This test is carried out to know the antibiotic susceptibility. Because many bacteria have unpredictable susceptibilities to antimicrobial agents, it is measured by the MIC method. Susceptibility means the microorganism is inhibited by a concentration of antimicrobial agent that can be attained in blood with the normally recommended dose of the antimicrobial agent.
Determination of MIC (Minimum Inhibitory Concentration):
It is the lowest concentration of disinfectant that will inhibit the growth of a microbe in culture. Similar to test-tube serial dilution used in antibiotic susceptibility test (Fig. 1.1). This test is performed using Mueller Hinton Agar (MHA) medium because it has good reproducibility, low in sulfonamide, trimethoprim, and tetracycline inhibitors. It gives satisfactory growth of most bacterial pathogens. The MIC is carried out by various methods, (A) the Serial dilution method and (B) the Agar diffusion method. But serial dilution method is more advantageous because:
- The method evaluates the agent against many microorganisms at once.
- Turbid agents are evaluated by this method.
- It is most suitable for the evaluation of antifungal agents.
- It is easy to detect resistance cells.
Prepared graded doses of test substance (disinfectant) as well as stock solution of antibiotics by the following formula:
1000/P×V×C = W
P = Potency (mcg/mg),
V = Volume required,
C = Final concentration of solution,
W = Weight of antibiotic (mg)
- To this added suitable liquid medium e.g. Nutrient Broth or MHA medium.
- Aseptically distributed 1 ml of double-strength nutrient broth into each tube.
- 1 ml of antibiotic is added to the first tube then transfer 1 ml from the first tube to the next tube and repeated up to the last tube.
- Tubes are inoculated with 0.5 ml of the standardized test organism (McFarland standard: 0.5 ml of 0.048 M barium chloride is added to 99.5 ml of 0.18 M sulphuric acid).
- Tubes were incubated at the appropriate temperature at 37°C for 24 hours.
- Finally, turbidity is measured.
Example: In case of broth dilution, 2 fold dilutions: 1, 2, 4, 8, 16, 32, 64, 128 mcg/ml, now up to 4 mcg/ml there are growth of organism and from 8 to 128 mcg/ml no growth, then MIC = 8 mcg/ml.
Minimum Bactericidal Concentration (MBC):
It is the lowest concentration of the antimicrobial agent that kills 99.9% of the test organism.
- A pure culture of a specified microorganism is grown overnight, then diluted in growth-supporting broth (typically Mueller Hinton Broth) to a concentration between 1 × 105 and 1 × 106 CFU/ml.
- A stock dilution of the antimicrobial test substance is made.
- Further 1: 1 dilutions are made in test tubes.
- All dilutions of the test product(s) are inoculated with equal volumes of the specified microorganism.
- A positive and negative control tube or well is included for every test microorganism to demonstrate adequate microbial growth over the course of the incubation period and media sterility, respectively.
- An aliquot of the positive control is plated and used to establish a baseline concentration of the microorganism used.
- The tubes are then incubated at the appropriate time and temperature.
- Turbidity indicates the growth of the microorganism and the MIC is the lowest concentration where no growth is visually observed.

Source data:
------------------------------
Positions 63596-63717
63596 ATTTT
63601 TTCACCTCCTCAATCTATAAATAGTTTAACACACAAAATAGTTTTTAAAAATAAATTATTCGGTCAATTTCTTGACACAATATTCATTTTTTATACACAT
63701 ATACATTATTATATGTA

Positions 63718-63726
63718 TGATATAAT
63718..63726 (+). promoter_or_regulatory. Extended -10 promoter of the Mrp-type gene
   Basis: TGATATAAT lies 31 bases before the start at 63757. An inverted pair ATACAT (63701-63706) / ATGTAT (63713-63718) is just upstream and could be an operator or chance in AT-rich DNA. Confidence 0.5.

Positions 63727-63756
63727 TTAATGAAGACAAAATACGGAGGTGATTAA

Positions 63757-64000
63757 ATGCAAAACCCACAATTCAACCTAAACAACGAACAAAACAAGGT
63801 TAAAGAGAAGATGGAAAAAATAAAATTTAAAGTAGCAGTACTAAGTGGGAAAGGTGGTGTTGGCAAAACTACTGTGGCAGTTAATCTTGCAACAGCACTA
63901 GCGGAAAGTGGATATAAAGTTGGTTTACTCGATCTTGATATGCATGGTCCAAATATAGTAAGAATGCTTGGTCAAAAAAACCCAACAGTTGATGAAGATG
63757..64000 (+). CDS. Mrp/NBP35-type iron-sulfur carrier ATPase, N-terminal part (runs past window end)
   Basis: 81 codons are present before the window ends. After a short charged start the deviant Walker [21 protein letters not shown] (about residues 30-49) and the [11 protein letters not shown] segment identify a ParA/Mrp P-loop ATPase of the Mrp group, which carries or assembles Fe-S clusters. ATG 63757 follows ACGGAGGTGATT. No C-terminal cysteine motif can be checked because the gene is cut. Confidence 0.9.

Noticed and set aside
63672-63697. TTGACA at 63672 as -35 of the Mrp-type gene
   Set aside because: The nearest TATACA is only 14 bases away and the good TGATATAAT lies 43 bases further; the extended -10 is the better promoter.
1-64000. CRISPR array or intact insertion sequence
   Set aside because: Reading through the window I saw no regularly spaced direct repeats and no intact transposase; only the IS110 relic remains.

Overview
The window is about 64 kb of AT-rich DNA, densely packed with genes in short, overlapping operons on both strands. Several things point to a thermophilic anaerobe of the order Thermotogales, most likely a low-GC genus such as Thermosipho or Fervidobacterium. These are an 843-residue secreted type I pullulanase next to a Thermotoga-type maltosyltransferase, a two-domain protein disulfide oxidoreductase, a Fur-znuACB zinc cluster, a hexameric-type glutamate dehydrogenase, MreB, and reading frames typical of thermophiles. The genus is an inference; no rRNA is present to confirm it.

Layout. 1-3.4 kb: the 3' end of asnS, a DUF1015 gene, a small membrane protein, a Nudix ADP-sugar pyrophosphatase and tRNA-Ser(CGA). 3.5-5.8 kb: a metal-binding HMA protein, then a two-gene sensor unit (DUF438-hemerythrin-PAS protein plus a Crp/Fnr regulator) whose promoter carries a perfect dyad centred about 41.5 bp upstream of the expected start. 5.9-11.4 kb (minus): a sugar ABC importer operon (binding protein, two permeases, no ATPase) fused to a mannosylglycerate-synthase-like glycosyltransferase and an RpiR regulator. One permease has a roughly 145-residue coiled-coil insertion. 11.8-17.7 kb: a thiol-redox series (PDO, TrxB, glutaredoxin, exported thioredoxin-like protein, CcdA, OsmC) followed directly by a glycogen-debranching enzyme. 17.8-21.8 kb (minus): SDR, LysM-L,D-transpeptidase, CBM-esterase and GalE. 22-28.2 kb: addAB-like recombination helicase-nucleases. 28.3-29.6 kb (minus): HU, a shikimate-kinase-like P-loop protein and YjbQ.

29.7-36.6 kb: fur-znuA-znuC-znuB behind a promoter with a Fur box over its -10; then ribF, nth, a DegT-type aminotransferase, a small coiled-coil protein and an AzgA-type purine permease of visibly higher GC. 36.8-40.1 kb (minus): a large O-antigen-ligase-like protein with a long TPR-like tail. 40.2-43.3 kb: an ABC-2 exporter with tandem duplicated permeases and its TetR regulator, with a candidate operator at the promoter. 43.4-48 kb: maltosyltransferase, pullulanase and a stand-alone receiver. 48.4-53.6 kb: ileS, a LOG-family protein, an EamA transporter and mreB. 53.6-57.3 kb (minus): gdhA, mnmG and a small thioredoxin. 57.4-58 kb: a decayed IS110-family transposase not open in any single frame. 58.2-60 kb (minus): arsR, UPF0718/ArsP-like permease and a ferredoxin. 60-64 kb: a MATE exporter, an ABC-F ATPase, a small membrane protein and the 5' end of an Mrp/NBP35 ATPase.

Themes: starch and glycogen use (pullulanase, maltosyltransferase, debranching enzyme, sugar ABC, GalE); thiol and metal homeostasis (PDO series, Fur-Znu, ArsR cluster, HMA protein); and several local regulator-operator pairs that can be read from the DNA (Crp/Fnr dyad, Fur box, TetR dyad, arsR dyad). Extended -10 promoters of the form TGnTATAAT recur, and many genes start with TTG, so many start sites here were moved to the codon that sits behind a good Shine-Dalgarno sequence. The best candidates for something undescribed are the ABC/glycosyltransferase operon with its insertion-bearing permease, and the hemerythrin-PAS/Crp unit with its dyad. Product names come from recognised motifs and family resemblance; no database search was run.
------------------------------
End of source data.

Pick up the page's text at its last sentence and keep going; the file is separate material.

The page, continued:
- To determine the MBC, the dilution representing the MIC and at least two of the more concentrated test product dilutions are plated and enumerated to determine viable CFU/ml.
- The MBC is the lowest concentration that indicated a pre-determined reduction (such as 99.9%) in CFU/ml when compared to the MIC dilution.
Example: In case of broth dilution, 2 fold dilutions: 1, 2, 4, 8, 16, 32, 64, 128 mcg/ml, now up to 16 mcg/ml there are growth of organism and from 32 to 128 mcg/ml no growth, then MBC = 32 mcg/ml.
They are the agents that disrupt the cell wall synthesis and kill the bacteria. They are less reliant on host resistance. They have more flexibility with dosage intervals and are hence more powerful than statin drugs. MBC is mainly done for bactericidal activity. It is defined as the minimum concentration of the drug or antibiotic that kills the given test organism. Examples: Penicillins, and cephalosporins.
They are the agents that inhibit the RNA synthesis or reproduction and hence inhibit the growth and reproduction of bacteria. They help the host defenses to take over. MIC is mainly done for bacteriostatic activity. MIC is defined as the lowest concentration of drug or antibiotics that inhibits the growth of the test organism. Examples: Tetracyclines, chloramphenicol, Trimethoprim.
Some other examples of bacteriostatic and bactericidal drugs are given below
The figure below indicates that when antibacterial drugs are added at a particular time it
affects either removal or killing action based on the nature of the drugs (Fig. 1.2).
All the methods are used for the disinfection of various types of substances. In particular evaluation, tests are carried out for what type of substances is listed in Table 1.2.
The organisms are used in ATCC grade which stands for the “American Type Culture Collection”. It is a non-profit organization that collects, stores, and distributes standard reference microorganisms, cell lines, and other materials for research and development. Another type is NCTC, “The National Collection of Type Cultures”. They supply reference bacterial cultures, including any type of strains, of medical, scientific, and veterinary importance worldwide. Examples: E. coli: NCTC 8196 (ATCC 11229); Staphylococcus aureus NCTC 4163 (ATCC 6538) etc. Antibiotic Susceptibility Test.
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